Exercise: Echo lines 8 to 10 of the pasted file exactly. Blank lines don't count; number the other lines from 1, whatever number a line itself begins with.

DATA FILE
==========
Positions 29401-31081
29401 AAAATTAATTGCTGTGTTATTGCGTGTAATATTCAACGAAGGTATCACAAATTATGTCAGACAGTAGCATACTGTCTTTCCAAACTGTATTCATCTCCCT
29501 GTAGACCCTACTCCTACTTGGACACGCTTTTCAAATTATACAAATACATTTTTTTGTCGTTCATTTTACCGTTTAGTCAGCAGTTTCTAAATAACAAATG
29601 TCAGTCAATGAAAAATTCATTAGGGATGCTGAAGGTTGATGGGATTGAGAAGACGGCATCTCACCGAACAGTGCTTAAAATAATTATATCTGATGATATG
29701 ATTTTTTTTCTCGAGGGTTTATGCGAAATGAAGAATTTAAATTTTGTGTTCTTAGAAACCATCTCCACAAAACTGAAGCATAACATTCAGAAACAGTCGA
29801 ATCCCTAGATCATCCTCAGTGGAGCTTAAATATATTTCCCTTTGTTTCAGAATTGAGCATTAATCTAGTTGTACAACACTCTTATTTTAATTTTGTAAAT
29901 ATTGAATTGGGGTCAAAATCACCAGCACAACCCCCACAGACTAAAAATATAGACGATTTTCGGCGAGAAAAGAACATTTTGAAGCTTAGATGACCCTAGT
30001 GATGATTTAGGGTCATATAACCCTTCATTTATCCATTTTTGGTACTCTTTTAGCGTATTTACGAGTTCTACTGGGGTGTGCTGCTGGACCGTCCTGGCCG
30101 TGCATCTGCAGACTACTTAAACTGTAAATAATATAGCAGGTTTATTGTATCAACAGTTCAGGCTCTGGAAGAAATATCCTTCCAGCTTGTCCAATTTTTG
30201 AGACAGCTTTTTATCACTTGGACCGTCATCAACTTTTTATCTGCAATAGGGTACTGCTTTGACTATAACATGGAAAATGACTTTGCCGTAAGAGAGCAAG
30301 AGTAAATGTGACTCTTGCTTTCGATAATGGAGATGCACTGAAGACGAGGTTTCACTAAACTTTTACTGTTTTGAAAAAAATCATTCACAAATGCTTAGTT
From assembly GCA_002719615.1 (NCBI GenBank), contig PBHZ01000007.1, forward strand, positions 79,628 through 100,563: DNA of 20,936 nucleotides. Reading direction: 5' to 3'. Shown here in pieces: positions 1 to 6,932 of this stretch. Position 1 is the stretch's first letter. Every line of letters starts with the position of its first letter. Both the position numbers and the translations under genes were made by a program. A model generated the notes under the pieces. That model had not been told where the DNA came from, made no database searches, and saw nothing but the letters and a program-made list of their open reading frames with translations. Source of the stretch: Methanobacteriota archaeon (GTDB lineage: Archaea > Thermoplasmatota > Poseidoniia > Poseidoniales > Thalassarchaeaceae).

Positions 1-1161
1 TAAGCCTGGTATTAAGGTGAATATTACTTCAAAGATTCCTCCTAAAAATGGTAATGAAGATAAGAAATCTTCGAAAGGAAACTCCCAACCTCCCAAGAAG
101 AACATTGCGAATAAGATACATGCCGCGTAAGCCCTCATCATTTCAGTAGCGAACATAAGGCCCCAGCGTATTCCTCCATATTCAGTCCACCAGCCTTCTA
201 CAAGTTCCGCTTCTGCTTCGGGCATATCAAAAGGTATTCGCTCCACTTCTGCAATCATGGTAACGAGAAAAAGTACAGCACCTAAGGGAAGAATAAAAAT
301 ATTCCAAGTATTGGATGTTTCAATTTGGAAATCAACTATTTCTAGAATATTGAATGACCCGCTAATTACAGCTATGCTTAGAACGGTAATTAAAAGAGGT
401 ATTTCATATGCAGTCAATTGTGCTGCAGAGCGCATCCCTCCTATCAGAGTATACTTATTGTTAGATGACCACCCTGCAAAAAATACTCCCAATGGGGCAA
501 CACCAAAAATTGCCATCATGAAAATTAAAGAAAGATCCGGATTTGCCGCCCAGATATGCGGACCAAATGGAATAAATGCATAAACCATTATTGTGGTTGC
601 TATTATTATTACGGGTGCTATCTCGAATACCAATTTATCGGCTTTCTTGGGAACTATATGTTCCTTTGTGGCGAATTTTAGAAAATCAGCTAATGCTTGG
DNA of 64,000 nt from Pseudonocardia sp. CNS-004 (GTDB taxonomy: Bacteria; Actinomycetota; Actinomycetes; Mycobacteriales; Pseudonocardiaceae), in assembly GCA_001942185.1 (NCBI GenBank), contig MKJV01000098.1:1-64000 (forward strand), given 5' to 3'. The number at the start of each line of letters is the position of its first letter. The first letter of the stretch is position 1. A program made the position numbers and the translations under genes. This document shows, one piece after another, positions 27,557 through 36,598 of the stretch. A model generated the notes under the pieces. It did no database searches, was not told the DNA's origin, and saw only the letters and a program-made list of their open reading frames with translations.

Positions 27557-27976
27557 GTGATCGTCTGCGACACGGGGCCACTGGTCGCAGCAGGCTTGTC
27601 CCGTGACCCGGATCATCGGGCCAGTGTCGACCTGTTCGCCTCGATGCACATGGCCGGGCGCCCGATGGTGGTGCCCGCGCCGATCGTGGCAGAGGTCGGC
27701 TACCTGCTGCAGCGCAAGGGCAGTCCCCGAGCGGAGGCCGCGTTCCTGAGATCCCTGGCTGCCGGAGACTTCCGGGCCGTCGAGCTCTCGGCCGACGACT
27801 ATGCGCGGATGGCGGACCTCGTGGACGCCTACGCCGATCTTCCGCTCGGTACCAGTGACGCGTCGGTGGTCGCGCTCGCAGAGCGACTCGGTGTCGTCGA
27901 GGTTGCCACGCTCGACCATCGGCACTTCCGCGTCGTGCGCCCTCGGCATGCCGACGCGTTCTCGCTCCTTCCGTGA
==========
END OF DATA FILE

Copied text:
30001 GATGATTTAGGGTCATATAACCCTTCATTTATCCATTTTTGGTACTCTTTTAGCGTATTTACGAGTTCTACTGGGGTGTGCTGCTGGACCGTCCTGGCCG
30101 TGCATCTGCAGACTACTTAAACTGTAAATAATATAGCAGGTTTATTGTATCAACAGTTCAGGCTCTGGAAGAAATATCCTTCCAGCTTGTCCAATTTTTG
30201 AGACAGCTTTTTATCACTTGGACCGTCATCAACTTTTTATCTGCAATAGGGTACTGCTTTGACTATAACATGGAAAATGACTTTGCCGTAAGAGAGCAAG